Teachers striking against neoliberal educational reforms mandated by the government of Mexican President Enrique Peña Nieto is spreading across the southern half of the country.
Though the strike was initially concentrated in the state of Oaxaca, where teachers have met with violent and sometimes lethal repression, the spark they ignited has grown into a regional blaze.
The latest from teleSUR English:
A highway blockade in support of Mexico’s striking teachers is increasingly gaining popular support in the capital of the southern state of Chiapas, La Jornada reported on Wednesday.
The protest in the city of Tuxtla Gutierrez is being organized as a popular assembly and has remained active for 15 days, gathering up to 3,500 demonstrators in support of the radical CNTE teachers union.
Teachers and parents from impoverished neighborhoods, medical students, indigenous associations and grassroots movements have also joined the blockade as part of nationwide protests against President Enrique Peña Nieto’s neoliberal education reform.
Popular support of the teachers cause in Mexico has been concentrated in the southern states of Oaxaca, Guerrero, Tabasco and Chiapas, a region historically subject to violence and poverty but also rich in social struggle.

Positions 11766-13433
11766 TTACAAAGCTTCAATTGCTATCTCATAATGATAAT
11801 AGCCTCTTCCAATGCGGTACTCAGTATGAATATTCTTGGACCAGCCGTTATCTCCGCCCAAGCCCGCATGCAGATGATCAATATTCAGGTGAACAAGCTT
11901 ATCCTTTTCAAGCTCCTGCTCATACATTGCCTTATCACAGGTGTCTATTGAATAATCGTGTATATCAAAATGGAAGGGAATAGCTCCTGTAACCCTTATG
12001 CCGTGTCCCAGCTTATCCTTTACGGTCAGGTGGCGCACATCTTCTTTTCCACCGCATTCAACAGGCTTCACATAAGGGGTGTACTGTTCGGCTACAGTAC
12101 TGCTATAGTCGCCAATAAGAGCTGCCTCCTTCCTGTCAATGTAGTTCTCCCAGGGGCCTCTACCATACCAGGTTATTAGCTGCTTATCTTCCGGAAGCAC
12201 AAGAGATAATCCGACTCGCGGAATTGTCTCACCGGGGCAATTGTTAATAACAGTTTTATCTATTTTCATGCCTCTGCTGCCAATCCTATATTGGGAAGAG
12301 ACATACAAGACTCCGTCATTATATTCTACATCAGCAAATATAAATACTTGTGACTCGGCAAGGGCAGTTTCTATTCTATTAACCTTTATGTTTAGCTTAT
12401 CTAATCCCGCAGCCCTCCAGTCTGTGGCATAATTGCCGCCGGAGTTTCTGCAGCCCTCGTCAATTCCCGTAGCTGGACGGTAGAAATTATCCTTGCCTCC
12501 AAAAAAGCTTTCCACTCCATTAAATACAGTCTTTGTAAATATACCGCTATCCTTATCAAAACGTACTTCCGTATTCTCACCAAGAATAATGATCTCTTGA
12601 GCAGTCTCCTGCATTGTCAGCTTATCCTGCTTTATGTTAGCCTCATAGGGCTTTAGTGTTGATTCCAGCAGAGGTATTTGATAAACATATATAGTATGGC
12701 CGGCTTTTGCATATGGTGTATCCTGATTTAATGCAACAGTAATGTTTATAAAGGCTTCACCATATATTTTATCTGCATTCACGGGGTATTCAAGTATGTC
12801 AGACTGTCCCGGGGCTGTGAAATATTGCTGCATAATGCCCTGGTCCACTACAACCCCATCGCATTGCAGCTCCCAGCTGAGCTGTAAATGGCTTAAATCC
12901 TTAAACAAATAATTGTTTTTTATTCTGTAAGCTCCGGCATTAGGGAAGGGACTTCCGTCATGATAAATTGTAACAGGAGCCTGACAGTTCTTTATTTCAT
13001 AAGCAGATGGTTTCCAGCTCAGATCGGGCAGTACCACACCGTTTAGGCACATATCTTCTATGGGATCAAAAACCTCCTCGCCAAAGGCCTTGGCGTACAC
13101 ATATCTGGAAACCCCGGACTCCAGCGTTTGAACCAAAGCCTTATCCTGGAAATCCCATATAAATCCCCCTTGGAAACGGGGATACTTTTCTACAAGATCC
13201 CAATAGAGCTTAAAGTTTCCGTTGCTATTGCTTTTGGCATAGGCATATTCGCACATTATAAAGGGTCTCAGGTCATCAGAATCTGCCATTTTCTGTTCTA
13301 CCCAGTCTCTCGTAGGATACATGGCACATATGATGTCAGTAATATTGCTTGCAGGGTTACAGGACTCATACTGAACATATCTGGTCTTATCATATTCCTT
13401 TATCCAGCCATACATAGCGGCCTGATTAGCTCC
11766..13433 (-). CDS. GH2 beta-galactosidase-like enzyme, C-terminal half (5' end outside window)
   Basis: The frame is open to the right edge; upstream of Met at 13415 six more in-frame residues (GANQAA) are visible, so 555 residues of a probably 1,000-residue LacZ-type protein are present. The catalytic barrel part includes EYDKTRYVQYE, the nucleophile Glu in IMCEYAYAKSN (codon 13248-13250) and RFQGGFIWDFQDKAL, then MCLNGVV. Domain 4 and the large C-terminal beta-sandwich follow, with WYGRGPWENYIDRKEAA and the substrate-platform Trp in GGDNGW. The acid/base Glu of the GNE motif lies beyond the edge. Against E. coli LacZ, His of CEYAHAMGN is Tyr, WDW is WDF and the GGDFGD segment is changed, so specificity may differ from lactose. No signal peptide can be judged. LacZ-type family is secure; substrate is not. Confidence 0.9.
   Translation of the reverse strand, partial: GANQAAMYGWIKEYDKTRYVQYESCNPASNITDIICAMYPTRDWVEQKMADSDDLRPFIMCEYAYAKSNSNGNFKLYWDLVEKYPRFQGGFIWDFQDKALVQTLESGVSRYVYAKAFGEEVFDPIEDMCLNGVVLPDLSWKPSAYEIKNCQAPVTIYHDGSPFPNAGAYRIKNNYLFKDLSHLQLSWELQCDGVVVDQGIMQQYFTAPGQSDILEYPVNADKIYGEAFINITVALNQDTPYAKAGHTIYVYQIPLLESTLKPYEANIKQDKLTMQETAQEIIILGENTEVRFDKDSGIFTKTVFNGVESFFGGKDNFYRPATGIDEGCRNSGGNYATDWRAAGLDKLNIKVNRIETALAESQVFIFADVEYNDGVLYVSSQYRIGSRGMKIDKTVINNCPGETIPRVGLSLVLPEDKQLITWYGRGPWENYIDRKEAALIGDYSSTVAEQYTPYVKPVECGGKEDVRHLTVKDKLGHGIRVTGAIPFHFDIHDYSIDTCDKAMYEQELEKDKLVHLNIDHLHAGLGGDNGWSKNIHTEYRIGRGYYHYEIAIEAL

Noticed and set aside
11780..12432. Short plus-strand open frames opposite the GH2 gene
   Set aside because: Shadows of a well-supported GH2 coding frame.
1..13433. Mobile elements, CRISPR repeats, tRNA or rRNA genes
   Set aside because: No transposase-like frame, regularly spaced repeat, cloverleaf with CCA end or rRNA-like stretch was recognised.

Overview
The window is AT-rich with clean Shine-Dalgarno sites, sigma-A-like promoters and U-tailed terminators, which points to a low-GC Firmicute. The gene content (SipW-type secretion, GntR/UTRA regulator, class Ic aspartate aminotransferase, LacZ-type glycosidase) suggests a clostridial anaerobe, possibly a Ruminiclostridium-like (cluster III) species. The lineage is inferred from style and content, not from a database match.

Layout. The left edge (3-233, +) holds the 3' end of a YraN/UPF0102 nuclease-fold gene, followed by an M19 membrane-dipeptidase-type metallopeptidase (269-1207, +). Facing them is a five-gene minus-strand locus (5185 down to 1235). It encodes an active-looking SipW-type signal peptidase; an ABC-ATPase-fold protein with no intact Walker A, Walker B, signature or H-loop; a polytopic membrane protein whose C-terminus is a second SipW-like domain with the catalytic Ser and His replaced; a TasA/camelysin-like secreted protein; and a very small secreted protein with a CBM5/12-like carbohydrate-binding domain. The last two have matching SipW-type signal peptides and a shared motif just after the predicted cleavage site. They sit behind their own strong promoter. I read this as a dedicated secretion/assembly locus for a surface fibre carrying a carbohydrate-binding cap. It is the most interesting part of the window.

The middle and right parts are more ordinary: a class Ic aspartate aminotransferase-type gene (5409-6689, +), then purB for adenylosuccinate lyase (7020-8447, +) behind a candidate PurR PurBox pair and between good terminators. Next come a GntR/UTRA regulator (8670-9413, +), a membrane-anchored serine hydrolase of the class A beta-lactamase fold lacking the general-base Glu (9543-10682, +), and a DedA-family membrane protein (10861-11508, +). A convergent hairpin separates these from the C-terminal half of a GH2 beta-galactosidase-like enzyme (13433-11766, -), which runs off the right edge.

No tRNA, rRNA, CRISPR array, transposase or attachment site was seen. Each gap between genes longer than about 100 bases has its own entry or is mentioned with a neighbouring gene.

Meanwhile CNTE leaders are holding negotiating talks over the controversial reform with the government at the Interior Ministry headquarters in Mexico City this Wednesday.
So what’s it all about?
It’s the usual thing starring the usual suspects: Standardized testing created by corporateers working in league with the national government to suppress organized labor and am impose an educational system designed to turn our obedient workers rather than independent-minded citizens.
From Spring Hill College history Historian A. S. Dillingham, writing in Jacobin:
The education reform is better understood as an attack on labor. Much like the discourse of recent education reform movements in the United States, the Mexican reformers invoke notions of “accountability” and “quality” instruction.
But the reform itself contains numerous measures aimed at undermining the power of teachers’ unions including measures that weaken the union’s control of the hiring process at normal schools (which they historically controlled), eliminate teachers’ ability to pass down a position to their children, make it easier to fire teachers who miss work, and limit the number of union positions paid by the state.
These measures are all directly aimed at undermining the union’s power, but the central point of contention has been the evaluation of teachers through state-administered standardized tests.